One of the biggest challenges we face at the moment is the shift towards a service economy. Depending on the statistics that you read, about 70% of American jobs, and 80% of US GDP, are based on services. It’s not much different for many other “developed” (3rd World, OECD…) countries. That information, though, only generates a lot more questions. For instance:
- What constitutes services? The answer varies a great deal. In the broadest economic terms, activities get lumped into two very general categories: goods and services. Everything that is not a physical product can be considered a service. Those get categorized and counted quite differently, though, by different organizations and agencies. And it still leaves a lot of questions. If I hire someone to clean my house that seems clearly to be a service. But if medical care is not a tangible product, is the open-heart surgery that my doctor performs really counted in the same category, and evaluated the same way? How do those jobs differ from installing a computer system, or managing a major hedge fund, in terms of how we count and evaluate them?
- If services are so important, can we get better at delivering them? We know how to do research in science and technology. We also know how to improve efficiency in manufacturing, both in processes and the products. Do the same principles apply for services? Is better service just a matter of greater output in less time at the specified level of quality? (Think not just about your housekeeping, but also about your surgery.)
- If we can no longer compete with fast-developing countries in terms of manufacturing exports, can we make up the difference in services? It’s a dilemma for the US. It’s an even bigger issue for countries like Japan, which have relied extensively on manufacturing exports for a generation.
The most difficult problem is asking the initial questions in the right way. What really is the problem? Actually, what is service?
As consumers, we buy things in order to meet some need or achieve some purpose. Whether I buy a car (purchase of a good) or rent a car (a service) or lease a car, for instance, is primarily a matter of accounting. Each has different costs and different contractual rights, but if what I need is the utility of the car to get me from one location to another, it doesn’t change much about the car. Ultimately, I am more concerned about the utility of what I pay for – about achieving the end result that I want at a cost that I am willing to pay – than I am about ownership, per se. It’s the same when a business decides to outsource a process, or to partner with another company rather than acquire one. Again, it’s primarily a matter of accounting (and a perception about control.)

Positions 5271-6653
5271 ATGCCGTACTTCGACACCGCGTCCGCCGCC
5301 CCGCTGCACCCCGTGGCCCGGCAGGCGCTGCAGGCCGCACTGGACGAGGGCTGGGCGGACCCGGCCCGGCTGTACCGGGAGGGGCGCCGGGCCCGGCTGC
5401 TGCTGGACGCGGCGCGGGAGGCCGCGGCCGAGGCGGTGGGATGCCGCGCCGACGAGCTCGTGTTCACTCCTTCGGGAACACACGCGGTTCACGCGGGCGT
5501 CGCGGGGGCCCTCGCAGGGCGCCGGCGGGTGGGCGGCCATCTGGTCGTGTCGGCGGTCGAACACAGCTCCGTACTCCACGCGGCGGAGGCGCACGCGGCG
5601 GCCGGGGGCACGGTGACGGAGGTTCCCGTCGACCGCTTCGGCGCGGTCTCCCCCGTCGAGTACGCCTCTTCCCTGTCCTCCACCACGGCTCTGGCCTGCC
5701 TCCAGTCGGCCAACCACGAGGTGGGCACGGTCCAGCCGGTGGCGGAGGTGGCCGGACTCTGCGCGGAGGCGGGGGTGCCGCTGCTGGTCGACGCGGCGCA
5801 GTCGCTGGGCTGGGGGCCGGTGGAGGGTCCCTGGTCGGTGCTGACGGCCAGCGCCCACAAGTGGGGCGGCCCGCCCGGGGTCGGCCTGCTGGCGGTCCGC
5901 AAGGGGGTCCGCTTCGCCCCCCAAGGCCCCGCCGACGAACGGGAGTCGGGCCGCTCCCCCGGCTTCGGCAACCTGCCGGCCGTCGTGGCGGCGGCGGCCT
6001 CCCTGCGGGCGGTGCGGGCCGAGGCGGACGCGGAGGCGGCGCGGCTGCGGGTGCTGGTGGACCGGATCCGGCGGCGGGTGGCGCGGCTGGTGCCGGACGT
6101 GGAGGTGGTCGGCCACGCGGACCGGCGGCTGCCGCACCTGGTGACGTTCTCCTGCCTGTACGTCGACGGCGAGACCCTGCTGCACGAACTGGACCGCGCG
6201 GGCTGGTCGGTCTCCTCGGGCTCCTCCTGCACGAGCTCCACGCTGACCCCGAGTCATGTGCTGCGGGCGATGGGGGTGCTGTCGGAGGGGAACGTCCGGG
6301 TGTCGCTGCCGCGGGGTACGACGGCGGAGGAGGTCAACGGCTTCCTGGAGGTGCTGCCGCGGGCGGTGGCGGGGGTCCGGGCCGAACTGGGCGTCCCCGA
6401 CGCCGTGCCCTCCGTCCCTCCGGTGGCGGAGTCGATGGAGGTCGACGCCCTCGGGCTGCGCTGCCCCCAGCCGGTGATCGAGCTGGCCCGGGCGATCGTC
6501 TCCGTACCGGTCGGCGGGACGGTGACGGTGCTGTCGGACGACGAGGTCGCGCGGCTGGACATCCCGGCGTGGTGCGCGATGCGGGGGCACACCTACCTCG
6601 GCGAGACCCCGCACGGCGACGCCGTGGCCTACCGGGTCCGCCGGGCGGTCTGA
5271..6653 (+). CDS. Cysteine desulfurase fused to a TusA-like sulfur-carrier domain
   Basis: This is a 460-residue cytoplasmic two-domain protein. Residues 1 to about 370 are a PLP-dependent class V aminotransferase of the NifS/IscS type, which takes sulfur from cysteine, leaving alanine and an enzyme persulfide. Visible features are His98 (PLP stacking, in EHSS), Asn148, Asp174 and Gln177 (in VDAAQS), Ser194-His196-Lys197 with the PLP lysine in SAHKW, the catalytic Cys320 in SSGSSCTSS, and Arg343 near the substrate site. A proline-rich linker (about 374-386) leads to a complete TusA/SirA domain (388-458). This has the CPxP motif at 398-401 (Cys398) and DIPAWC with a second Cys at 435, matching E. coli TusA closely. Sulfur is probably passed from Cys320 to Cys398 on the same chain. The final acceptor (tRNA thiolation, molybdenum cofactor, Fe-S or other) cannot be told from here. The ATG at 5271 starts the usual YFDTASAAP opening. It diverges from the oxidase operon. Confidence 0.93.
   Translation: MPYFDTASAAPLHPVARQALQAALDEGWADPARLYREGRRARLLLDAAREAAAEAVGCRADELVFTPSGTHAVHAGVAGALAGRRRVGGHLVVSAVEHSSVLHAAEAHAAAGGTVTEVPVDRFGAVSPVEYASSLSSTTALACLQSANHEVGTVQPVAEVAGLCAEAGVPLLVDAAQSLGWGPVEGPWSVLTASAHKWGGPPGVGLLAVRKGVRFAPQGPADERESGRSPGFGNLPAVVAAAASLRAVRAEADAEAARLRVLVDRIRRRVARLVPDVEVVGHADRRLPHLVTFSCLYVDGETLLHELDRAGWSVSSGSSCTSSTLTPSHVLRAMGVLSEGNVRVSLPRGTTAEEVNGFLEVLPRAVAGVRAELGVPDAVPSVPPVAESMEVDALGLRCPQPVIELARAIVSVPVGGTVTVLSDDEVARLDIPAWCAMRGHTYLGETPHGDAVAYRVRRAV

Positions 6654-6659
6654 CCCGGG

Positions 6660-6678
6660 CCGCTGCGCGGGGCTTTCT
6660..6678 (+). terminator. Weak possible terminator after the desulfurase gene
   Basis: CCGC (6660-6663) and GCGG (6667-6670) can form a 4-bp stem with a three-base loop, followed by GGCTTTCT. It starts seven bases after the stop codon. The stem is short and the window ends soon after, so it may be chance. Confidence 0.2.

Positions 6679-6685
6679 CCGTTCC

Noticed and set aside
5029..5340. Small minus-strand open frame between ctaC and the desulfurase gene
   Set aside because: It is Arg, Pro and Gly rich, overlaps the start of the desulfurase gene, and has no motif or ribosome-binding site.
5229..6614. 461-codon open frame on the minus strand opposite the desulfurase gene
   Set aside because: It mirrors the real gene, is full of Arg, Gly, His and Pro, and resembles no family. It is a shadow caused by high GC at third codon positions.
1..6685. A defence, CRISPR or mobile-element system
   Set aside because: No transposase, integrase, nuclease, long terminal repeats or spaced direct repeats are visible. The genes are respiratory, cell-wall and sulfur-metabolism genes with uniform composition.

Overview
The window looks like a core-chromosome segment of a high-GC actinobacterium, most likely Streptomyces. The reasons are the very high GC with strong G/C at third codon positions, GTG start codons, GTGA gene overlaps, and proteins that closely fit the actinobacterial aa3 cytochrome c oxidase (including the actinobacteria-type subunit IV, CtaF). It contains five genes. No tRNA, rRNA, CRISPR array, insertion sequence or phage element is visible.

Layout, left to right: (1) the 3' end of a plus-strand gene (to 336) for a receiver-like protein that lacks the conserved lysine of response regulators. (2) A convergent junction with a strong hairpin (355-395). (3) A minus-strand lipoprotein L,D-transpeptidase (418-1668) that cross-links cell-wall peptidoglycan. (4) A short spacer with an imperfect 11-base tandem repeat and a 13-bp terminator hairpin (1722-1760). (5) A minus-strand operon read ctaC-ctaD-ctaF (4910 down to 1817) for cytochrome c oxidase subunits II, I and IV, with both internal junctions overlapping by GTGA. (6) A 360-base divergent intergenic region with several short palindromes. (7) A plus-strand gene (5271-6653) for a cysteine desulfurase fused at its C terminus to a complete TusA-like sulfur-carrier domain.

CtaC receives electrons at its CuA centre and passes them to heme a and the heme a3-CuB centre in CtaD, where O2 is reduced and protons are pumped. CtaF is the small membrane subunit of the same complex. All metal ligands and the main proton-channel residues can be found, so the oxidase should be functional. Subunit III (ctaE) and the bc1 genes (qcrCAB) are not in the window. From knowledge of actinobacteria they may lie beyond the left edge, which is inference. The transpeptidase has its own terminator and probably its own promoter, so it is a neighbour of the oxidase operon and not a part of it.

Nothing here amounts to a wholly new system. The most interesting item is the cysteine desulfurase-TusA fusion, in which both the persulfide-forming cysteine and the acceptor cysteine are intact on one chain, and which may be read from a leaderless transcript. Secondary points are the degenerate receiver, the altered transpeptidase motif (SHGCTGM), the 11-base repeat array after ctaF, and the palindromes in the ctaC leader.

In the end, then, there is little difference between tangible and intangible products. Both are meant to achieve certain results, hopefully producing the satisfaction that I seek as a consumer.
One way to think about service, then, is as the set of activities that fills the gap between the thing that I purchase and the result that I want. If I buy a new car and it operates the way that other cars I have owned do, then there is little that I have to learn in order to drive it. I just want it to run as dependably as I think it should, based on what I paid for it. On the other hand, if I buy a new software program I may or may not know how to operate it. If I’m savvy with software programs, learning to use it may be fairly intuitive. If not, I may need more help. If what I bought is a payroll program, and my business has been using a manual accounting program up to now, I will probably need a lot more service. If you follow this thinking, service can’t help but be individualized, at least to some degree. That’s why it is complicated and often expensive to do well.
There are other ways to think about service. One is that service is the co-creation of value (Jim, Spohrer, IBM Research). Another is that service is the creation of shared experience, based on shared mental models or understanding (Kyoichi Kijima, Tokyo Institute of Technology).
The difficult shift is that all of these move beyond the level of transactions to the nature of the relationships involved. The better that you know customers and partners, the easier it is to understand and anticipate needs. Transactions, to some degree, can rely on manipulation of consumers in markets. Service really cannot. Transaction-based business can get away with “buyer beware” strategies. Relation-based business has to address trust. If you want me to participate with you, we both have to have something to gain. Quality, efficiency and economies of scale don’t stop being important in this new economy, they just aren’t enough by themselves.